Saturday, April 30, 2016

Basic of Transaction

Have you ever though about how below classic example works:
           You swipe your credit card in a shop and money gets debited from account but overall billing fails. In that case your money gets credited back to your account instantly.

If you can already relate this to one of the key property of Database called Transaction, then you already have some head start for this topic. If not then no need to worry, I will take you from very basic of Transactions.

Background

Transactions are one of the most fundamental key concept for any database including PostgreSQL. It enables multiple step actions to be grouped together in such a way that either all step executions are accepted or all are rejected. If all of step executions are success then as a group whole actions will be considered as success. If any of the step execution fails in between, then it will make sure to nullify the effect of all other previous successful steps. 
Consider an example of bank fund transfer, where in there is table consisting of customer name, their balance etc. There is a customer 'A' who wants to transfer 1000Rs to customer 'B'. In terms of SQL it will look like:

            UPDATE accounts SET balance = balance - 1000 where cust_name='A';
            UPDATE accounts SET balance = balance + 1000 where cust_name='B';

There are two steps involved in overall fund transfer activity and as per the above definition of transaction, either both of them should succeed i.e. once 1000Rs debited from A's account it must be credited to B's account or there should not be even debit from A's account. Also there should not be case where debit from A's account failed but B's account got credited with 1000Rs, in which case bank will not be happy.
Just explained property of relation is called as "Atomicity", there are other 3 additional properties of each transaction explained below:

Properties

There are four mandatory properties of each transaction:

Atomicity: 

This property make sure that all changes to data are performed as if they are a single operation. That is, all the changes are performed, or none of them. This is already explained above with example.

Consistency: 

This property ensures that database is in consistent state when transaction state and when it ends i.e. it just bring the database from one valid state to another. In above example balance data will remain in consistent state when transaction ends.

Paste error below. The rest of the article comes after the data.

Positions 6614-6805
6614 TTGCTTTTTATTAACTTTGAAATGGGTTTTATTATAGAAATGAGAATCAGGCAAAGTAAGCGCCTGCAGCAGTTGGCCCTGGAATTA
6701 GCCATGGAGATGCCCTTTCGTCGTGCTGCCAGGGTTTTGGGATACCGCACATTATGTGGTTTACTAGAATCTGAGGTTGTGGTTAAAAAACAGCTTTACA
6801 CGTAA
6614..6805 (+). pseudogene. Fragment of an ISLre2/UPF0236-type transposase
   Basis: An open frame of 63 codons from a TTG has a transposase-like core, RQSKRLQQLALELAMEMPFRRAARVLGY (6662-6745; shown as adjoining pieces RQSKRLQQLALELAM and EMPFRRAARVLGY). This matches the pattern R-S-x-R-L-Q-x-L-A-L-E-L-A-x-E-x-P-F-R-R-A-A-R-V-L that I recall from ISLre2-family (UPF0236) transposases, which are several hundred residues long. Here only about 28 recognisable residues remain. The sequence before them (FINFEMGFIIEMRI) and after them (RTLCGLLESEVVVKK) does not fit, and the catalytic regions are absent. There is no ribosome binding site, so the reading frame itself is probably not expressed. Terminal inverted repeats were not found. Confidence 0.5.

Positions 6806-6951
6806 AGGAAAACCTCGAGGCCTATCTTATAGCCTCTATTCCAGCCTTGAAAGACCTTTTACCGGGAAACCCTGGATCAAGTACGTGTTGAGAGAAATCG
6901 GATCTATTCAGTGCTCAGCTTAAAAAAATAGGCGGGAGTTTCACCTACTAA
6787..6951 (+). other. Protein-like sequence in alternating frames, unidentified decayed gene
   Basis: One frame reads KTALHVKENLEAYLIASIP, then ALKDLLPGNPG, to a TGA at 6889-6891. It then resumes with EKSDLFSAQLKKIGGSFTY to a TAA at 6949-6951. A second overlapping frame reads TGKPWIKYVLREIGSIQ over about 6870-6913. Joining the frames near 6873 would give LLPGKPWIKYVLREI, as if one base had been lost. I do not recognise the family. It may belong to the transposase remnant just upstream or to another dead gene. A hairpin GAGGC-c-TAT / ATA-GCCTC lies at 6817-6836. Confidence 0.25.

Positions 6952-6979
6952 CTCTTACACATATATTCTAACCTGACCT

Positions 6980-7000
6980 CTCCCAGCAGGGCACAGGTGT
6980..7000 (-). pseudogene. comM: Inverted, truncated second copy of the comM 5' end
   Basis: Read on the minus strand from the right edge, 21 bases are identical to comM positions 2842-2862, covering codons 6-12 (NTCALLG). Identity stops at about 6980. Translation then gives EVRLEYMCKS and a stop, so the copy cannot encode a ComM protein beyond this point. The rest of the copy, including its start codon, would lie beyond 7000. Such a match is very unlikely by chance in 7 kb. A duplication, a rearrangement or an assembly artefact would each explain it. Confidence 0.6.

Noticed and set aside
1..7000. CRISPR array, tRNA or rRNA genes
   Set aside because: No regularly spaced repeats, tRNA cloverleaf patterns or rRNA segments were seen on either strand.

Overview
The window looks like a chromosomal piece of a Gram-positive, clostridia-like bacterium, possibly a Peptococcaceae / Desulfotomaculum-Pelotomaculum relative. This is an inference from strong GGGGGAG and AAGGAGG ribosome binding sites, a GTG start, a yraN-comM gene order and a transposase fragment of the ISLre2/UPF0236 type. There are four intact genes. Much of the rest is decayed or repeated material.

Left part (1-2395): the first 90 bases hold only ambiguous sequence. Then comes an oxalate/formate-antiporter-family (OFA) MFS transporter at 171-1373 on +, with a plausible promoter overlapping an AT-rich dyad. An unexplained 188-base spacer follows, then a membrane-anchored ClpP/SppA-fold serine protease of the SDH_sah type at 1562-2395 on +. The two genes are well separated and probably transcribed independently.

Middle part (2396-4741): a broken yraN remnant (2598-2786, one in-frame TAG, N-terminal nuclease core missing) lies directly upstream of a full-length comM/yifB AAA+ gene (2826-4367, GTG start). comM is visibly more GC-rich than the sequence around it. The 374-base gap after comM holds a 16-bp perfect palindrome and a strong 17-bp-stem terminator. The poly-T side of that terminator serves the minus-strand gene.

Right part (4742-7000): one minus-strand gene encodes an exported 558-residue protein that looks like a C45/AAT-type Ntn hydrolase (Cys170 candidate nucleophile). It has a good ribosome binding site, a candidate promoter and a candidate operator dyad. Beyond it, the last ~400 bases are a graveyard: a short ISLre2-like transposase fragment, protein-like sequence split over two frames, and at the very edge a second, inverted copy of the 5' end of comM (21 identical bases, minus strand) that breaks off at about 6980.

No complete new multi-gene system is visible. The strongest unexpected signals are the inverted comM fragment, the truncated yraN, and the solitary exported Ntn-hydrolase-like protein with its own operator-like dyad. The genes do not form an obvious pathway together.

Isolation: 

This property insures that the intermediate state of a transaction is invisible to other concurrent running transactions. As a result, transactions that run concurrently appear to be serialized. In above example, if there is any concurrent transaction executing the below SQL command:

               SELECT sum(balance) FROM account;

Then it should always show the same amount i.e. it should not be able to see intermediate stage where 1000Rs has been debited from A's account but not credited to B's account.

Durability: 

This property related to action after transaction has completed and it ensures that once a transaction completes changes to data persists and are not undone even in event of system failure. In above example, once 1000Rs debited from A's account, even on system restart changed balance will be shown for A's account.

Major Commands

Below are the major commands related to transaction:

1. START TRANSACTION / BEGIN: This command start a new transaction. 
2. COMMIT: This command ends already running transaction.
3. ROLLBACK: This command is used to undo all changes done by the statements running in the current transaction. Some depending on your business logic you might need to execute this command.

In order to execute multiple statements in a single transaction, then before writing any statement, first command-1 needs to be executed and then after all statements are executed, command -2 or command -3 should be executed.
e.g..
START TRANSACTION
SQL-STMT-1
SQL-STMT-2
..
..
SQL-STMT-3
COMMIT/ROLLBACK.

Note: If an explicit START TRANSACTION/BEGIN command is not given before a SQL-statement then explicitly BEGIN command will be executed for that SQL-statement and once this statement finishes, an explicit COMMIT command will be executed.

I hope by now you understand how swiping credit card example works. Here debiting of money from your card, generation of bill all happens in the same transaction. So even if first step of debiting money success but final billing failed then whole transaction will be rollbacked and hence debited money will be credited back.

Do visit my next post to see how transaction works in PostgreSQL from code flow perspective.

Any comment/query/suggestion welcome.



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